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Keeping up with ... Johnsburg's John Smith
John Smith has already played in more Division II men's basketball games than anyone in history.
Foremost in his mind currently, though, are the three additional games he and his Winona State (Minn.) teammates will need to win this week in Springfield, Mass., to earn a second Division II national championship in three years.
"I've been called the Brett Favre of Division II basketball and some people call me Cal Ripken," said the 6-foot-8-inch Smith, a Johnsburg graduate who enters the week having started all 143 games of his college career. "A streak like that always comes down to luck and I've been lucky to stay healthy. I get beat up pretty good in the paint but it's never been anything more than bumps and bruises."
Not only has Smith started every games of his career but he's played at a remarkably high level. After averaging 10.5 points and 8.2 rebounds per game as a redshirt freshman three years ago, he emerged the next season when he was named the Elite Eight Most Outstanding Player as the Warriors won the national title. Last season, he was a consensus first-team All-American and was named Division II national Player of the Year by several media outlets.
Talent obviously has played a major role, but simply being in the right environment has also been a significant factor.
Major Division I basketball recruiters don't ordinarily blaze a trail to off-the-beaten-path Johnsburg. Smith was on the radar of some mid-major programs with attention coming mostly after his one year of playing on the AAU circuit and after Johnsburg's state tournament playoff run in 2003 that saw the Skyhawks advance to the Class AA state quarterfinals, where they suffered a 47-24 defeat to Glenbrook North.
Being largely overlooked was okay with Smith.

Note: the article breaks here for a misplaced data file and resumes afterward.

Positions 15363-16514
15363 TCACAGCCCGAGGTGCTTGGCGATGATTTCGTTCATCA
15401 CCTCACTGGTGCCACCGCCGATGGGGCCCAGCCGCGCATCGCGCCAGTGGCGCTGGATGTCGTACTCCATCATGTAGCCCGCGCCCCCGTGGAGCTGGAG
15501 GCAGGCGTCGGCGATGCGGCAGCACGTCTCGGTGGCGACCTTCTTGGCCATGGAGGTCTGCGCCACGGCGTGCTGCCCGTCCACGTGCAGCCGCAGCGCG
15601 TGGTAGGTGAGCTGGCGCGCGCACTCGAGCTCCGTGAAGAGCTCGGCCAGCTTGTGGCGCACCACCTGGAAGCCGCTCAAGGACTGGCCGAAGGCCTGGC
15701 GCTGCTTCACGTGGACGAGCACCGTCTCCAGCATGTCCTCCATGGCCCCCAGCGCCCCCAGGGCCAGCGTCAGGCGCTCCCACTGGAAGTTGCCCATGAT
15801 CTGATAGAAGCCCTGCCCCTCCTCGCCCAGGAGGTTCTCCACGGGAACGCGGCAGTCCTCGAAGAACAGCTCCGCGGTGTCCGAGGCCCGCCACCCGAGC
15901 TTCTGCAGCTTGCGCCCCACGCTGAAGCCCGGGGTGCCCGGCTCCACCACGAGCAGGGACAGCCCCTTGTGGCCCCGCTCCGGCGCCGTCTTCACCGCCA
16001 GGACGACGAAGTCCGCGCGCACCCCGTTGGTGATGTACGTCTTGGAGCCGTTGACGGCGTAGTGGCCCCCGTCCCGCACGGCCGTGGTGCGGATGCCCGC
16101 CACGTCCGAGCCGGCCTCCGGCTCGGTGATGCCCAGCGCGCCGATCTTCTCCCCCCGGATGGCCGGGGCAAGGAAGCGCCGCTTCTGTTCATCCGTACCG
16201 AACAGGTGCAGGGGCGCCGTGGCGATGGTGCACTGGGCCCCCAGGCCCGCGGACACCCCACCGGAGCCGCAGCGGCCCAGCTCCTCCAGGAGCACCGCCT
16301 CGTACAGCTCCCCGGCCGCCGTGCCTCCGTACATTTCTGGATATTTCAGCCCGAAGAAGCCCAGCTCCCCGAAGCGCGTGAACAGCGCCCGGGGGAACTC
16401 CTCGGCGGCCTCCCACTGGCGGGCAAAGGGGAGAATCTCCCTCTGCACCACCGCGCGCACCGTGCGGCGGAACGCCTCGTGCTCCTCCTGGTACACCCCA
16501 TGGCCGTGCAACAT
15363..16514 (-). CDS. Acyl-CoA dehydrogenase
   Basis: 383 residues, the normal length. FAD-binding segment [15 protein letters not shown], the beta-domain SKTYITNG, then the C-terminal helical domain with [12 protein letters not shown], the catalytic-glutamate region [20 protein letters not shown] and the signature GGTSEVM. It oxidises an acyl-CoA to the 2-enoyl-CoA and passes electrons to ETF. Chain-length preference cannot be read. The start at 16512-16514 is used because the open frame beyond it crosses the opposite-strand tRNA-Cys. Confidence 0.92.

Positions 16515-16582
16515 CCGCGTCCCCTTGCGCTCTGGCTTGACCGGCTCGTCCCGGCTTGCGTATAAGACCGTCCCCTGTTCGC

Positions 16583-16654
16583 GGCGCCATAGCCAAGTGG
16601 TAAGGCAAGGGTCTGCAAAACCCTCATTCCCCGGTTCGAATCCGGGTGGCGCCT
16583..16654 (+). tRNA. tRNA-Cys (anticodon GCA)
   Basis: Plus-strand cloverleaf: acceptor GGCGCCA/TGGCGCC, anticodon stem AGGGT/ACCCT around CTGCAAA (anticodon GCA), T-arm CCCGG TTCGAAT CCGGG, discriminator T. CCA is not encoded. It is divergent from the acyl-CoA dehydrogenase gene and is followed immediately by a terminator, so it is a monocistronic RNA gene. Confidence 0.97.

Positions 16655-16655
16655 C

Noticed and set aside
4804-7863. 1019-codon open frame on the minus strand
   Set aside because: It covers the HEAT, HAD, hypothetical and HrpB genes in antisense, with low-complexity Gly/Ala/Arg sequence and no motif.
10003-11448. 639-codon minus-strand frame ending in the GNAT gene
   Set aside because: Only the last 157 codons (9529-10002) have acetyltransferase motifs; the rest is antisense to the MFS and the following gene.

"I come from a small town -- I don't even know if there's ever been a Division I athlete from my school," said Smith. "I really didn't like the business side of recruiting. I would have much rather gone to a really good Division II program than a mediocre Division I team."
It was that lack of ego that also made Smith actually appreciate being redshirted, something players often try to avoid like the plague. When Smith arrived at Winona, there was an all-conference post player ahead of him and his playing time would have been curtailed. So he took a year to improve his game.
"I was only 215 pounds when I got to college, so it gave me a chance to get into the weight room," he said. "I wasn't worried about missing the games because I was still playing every day. And it gave me a chance to be a normal college kid for a year."
The first year Smith played, in 2004-05, was the best year the program had ever experienced, as the Warriors advanced to the Elite Eight before bowing in the semifinals.
The following season Winona began a win streak that eventually would swell to 56 games, the longest in Division II history. It came to a screeching halt in last year's national championship game as Barton (N.C.) rallied for a buzzer-beating 77-75 win.
"That was pretty crazy -- we had a 10-point lead with a minute left," said Smith of last year's title game loss. "Everything comes to an end and you have to lose once in a while. At least I had another year left
It definitely has served as motivation."
Winona enters this week's Division II Elite Eight having won 35 of 36 games this year and Smith is again leading the squad in scoring (17.7 points per game) and rebounds (8.6 per game). He has more than three times as many blocked shots (103) as any of his teammates, has been the team scoring leader 16 times and its rebounding leader on 26 occasions.
The Warriors won their third straight regional title last Tuesday with a 68-60 decision over Northern State, their 29th win in a row and 95th triumph in the program's last 100 games. Smith and Co. will face a stern test in Wednesday's quarterfinal in Grand Valley (Mich.) State, which shares the top ranking nationally and defeated Michigan State in an exhibition game in November.